Scientific Research between Orthodoxy and Anomaly

How to Cite

ATMANSPACHER, H. (1). Scientific Research between Orthodoxy and Anomaly. Journal of Scientific Exploration, 23(3). Retrieved from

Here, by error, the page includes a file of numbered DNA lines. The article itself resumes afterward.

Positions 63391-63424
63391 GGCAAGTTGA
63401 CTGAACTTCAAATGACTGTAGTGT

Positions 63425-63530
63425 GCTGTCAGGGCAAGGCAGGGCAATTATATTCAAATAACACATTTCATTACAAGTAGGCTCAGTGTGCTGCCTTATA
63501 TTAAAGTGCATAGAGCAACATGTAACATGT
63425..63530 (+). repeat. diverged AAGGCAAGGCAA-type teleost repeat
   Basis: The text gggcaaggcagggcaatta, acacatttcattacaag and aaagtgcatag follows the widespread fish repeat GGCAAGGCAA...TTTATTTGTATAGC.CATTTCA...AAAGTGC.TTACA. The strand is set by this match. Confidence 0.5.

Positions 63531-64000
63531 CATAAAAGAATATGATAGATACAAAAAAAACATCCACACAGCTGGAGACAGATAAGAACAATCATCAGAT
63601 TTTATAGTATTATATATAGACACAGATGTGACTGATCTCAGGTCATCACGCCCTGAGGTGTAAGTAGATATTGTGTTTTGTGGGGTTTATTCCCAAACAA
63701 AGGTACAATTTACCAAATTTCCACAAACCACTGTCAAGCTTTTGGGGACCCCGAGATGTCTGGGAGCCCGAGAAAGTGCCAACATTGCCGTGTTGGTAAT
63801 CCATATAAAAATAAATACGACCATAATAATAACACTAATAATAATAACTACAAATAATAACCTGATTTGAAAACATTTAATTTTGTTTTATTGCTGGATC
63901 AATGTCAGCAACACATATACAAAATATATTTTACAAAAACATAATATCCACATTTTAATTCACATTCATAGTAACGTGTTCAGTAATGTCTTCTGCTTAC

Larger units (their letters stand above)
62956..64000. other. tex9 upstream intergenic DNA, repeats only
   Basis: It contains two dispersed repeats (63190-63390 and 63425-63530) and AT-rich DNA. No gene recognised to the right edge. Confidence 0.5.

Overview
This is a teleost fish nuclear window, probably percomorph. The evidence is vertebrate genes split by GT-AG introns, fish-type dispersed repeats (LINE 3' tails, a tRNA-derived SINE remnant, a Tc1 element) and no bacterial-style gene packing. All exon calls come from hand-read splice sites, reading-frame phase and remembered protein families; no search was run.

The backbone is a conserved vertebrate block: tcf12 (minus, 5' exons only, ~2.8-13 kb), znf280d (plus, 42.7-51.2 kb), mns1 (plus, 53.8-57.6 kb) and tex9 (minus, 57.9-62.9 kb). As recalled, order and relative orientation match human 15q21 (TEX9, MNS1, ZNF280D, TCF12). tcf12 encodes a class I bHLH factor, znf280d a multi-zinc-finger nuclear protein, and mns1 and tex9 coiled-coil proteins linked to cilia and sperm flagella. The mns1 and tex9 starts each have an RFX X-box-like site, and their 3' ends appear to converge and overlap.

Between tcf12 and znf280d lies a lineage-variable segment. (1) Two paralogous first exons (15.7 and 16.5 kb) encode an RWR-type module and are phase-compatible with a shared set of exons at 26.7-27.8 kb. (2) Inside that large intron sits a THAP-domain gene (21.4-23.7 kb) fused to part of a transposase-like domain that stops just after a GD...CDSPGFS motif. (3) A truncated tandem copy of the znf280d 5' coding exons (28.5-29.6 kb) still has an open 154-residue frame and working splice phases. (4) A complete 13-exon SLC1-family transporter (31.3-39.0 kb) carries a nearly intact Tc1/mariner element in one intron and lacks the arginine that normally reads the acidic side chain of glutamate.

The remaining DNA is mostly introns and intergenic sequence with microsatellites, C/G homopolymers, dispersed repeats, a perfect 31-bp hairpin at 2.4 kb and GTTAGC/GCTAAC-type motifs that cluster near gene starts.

Scientific research takes place in the fi eld of tension between accepted coherent knowledge and not-understood, not-integrated fragments: between orthodoxy and anomaly.  Orthodox knowledge is characterized by laws and norms which can be conceived formally (deterministic or statistical laws), methodologically (criteria for scientific work), or conceptually (frameworks of thinking, regulative principles).  I propose to classify anomalies according to their feasibility of being systematically connected with accepted knowledge.  In this way, one can distinguish anomalies at the frontier of our knowledge, interior anomalies surrounded by accepted knowledge, and anomalies in no man’s land.  I discuss examples which are intended to exemplify essential characteristics of each of these groups.  Anomalies are the salt in the soup of science and dissolve where the domain of accepted knowledge extends or deepens—either by being elucidated or by being abolished.

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